For Moncur, his bond with Tombides grew off the pitch, after a slow start.

“When Dylan joined the academy, he was a striker,” says Moncur. “He rocked up to training with this mullet haircut, me and Elliot Lee said, ‘Who is this geezer?’. Then we saw him play, and he was so good. He made his debut under Big Sam (Allardyce) and he was the only one at that time who got near the first team.

“My earliest memory of Dylan is a pre-season trip to Hong Kong. He was in the age group below me for the academy, but because my birthday is in August I got to play with him. We weren’t really close on that trip and we had a little bit of an argument about something, but we just became inseparable after.

“Once, he got the worst haircut in the world; and two days later, I decided to get an even worse haircut. One day, he bought pink football boots, then I decided to do the same. We were brothers. I’m very loud and Dylan was the Australian version of myself. That’s why we got on so well.”

Sadlier, the now Wycombe Wanderers midfielder, often roomed with Tombides on away trips. He would watch his team-mate take his medication daily but, out of respect, never asked Tombides about his mental state.

“You could physically see Dylan was becoming weaker than the others, but I’ve never seen someone so bubbly and happy when they’re going through so much behind closed doors,” says Sadlier. “We’d come back to the changing room after training and our clothes would be taped up — Dylan was a prankster. He was still the same and I used to admire that so much about him.

“I often think seeing us was his release. I never once saw Dylan cry or feel sorry for himself. He was always happy and that’s what sums him up.”

The tattoos of Tombides’ team-mates (George Moncur)

The DT38 Foundation was launched in memory of Tombides in February 2015.

Tracy, his mother, has made it her objective to raise awareness of testicular cancer, the importance of education and self-checking to enable early diagnosis through the charity.

“Dylan was so inspirational,” Tracy says. “Every day, he would get out of bed to fight his disease, even though no one would blame him if he wanted to stay curled up in bed. He pushed himself as much as he was allowed, as West Ham’s medical staff would keep a very close eye on him with regular testing.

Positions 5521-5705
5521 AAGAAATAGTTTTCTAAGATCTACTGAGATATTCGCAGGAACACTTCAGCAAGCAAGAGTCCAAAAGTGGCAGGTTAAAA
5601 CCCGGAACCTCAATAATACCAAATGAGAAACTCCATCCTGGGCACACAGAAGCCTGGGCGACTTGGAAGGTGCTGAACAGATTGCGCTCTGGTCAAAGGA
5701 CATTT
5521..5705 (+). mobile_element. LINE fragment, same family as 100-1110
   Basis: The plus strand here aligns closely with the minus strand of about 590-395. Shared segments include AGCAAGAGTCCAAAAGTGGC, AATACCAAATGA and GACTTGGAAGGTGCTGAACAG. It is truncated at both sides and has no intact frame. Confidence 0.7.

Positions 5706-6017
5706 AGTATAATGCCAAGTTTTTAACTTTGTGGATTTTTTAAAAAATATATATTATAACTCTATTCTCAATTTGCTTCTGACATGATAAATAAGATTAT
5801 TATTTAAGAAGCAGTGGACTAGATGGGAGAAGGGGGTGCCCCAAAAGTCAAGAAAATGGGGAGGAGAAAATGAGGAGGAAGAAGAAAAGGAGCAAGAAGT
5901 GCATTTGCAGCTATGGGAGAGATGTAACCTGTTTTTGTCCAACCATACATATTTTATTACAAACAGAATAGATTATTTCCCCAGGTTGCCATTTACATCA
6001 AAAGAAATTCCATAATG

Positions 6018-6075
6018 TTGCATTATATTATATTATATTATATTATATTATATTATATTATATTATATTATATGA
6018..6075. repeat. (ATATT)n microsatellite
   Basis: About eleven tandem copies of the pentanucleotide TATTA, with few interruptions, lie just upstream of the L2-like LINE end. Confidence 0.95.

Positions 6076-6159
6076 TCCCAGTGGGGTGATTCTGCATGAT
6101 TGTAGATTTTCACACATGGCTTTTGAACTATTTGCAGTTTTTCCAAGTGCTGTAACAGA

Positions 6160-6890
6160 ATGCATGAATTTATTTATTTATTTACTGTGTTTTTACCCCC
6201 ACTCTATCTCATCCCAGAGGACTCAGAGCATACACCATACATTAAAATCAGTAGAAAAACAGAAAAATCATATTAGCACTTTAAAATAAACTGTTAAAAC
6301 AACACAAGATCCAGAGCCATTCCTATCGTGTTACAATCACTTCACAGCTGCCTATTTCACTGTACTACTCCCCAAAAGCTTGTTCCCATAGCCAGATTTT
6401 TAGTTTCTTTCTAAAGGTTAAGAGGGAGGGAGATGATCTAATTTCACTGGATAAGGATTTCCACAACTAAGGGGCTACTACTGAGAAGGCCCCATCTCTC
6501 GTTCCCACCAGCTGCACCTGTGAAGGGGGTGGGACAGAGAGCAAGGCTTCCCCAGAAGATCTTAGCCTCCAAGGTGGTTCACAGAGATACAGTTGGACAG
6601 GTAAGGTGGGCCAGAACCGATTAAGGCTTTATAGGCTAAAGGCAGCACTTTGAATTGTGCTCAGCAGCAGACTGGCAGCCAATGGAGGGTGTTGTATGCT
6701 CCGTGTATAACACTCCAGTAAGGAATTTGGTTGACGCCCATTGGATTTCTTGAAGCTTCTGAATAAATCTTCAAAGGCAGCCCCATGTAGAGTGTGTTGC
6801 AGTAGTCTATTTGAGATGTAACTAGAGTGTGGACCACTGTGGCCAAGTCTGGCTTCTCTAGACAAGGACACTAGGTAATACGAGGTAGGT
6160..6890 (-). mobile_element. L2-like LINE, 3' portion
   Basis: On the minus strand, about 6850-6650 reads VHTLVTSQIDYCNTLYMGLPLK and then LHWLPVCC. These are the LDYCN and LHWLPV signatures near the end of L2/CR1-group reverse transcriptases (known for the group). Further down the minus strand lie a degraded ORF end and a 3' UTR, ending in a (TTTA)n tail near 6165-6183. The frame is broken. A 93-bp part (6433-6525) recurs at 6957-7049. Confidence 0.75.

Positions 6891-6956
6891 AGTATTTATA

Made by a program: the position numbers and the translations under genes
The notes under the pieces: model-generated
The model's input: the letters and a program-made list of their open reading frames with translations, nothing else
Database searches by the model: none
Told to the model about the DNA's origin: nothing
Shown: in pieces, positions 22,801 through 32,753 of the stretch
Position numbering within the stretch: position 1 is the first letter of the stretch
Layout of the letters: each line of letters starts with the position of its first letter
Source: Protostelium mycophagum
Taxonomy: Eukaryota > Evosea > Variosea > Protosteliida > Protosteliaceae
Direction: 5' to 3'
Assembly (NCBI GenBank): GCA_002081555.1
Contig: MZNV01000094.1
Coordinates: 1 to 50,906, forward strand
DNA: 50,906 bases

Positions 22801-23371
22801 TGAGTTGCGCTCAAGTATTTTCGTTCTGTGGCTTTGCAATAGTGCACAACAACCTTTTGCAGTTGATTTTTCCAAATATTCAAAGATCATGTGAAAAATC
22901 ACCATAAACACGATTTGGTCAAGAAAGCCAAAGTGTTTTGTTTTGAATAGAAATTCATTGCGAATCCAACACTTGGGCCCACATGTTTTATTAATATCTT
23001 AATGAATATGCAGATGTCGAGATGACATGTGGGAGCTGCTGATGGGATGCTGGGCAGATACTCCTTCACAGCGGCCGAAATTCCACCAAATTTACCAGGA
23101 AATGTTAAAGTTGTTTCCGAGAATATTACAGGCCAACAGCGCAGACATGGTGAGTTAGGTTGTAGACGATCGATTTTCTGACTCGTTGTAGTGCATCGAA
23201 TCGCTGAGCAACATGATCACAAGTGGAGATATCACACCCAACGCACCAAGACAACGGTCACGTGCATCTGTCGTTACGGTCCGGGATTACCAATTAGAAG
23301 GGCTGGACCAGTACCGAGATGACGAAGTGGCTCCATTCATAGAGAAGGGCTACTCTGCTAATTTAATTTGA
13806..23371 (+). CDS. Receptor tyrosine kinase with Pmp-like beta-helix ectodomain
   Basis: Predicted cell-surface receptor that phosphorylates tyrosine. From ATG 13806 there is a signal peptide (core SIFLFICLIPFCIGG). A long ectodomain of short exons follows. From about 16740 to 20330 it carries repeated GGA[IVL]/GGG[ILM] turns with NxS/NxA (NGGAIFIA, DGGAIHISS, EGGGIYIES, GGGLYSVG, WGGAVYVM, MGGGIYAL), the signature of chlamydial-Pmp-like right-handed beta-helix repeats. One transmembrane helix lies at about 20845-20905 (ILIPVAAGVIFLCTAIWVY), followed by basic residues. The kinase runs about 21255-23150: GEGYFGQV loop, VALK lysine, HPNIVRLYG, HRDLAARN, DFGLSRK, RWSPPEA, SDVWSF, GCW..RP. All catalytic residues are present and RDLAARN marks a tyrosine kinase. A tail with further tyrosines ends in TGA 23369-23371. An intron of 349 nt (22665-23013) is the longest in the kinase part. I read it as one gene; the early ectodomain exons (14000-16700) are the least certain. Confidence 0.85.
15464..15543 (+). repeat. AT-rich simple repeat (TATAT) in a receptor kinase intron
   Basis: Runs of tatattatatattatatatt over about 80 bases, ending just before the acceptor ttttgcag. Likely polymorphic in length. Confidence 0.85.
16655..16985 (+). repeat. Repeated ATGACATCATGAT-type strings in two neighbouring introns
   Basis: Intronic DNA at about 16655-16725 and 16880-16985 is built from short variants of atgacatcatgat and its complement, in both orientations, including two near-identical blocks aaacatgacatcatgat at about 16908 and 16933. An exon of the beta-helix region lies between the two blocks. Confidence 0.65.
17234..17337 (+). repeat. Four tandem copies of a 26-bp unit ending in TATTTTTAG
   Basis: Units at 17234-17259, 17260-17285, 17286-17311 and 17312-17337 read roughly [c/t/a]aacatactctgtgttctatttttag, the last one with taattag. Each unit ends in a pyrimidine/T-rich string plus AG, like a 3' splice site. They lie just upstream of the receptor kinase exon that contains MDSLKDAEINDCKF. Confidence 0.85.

“He made it easy to be around him. He made everyone else comfortable about him having cancer. Seeing him get up every day and go in to training gave me such hope that he was winning this fight for his life.

“I don’t know where the time has gone, but the one thing I do know is that he has shaped my existence. I talk to Dylan every day.

“Dylan had an incredible zest for life. He was so determined to be the best version of himself, and the person he inspired the most was me. After Dylan passed away, I was numb. The only thing that was important to me was to give (sibling) Taylor the tools to manage the loss of his brother. We all grieved differently and my focus had to be Taylor and the charity, DT38, that we started in Dylan’s memory.

West Ham’s players and fans in the minute’s applause in their first game after the passing of Tombides (Christopher Lee/Getty Images)

“This was my reason to get out of bed. I would always say to myself, ‘What would Dylan do?’, and Dylan would be strong and lead by example and make something good out of this heartbreaking situation.

“ I’ve started many things over the past 10 years but the one thing that I’m so immensely proud of is the charity in his memory, and the wonderful legacy that he has left behind. He was such a loveable character and his death will not be in vain.”

Tracy recalls a moment when Dylan, Taylor and Jim were playing their usual round of golf one afternoon and the latter shanked one off the tee. The trio laughed as they wondered where it had ended up. It was only when they returned to the car park that they found what it had hit — their own car’s windscreen.

Tombides once described himself as the “happiest kid with cancer” you could meet.

In January 2012, he had surgery to remove his lymph nodes. Family, friends and staff at West Ham thought Tombides’ condition was improving but the cancer returned. Every time there was a breakthrough, Tombides would receive devastating news of a setback.

Reflecting on his friend’s initial diagnosis still feels surreal for Moncur.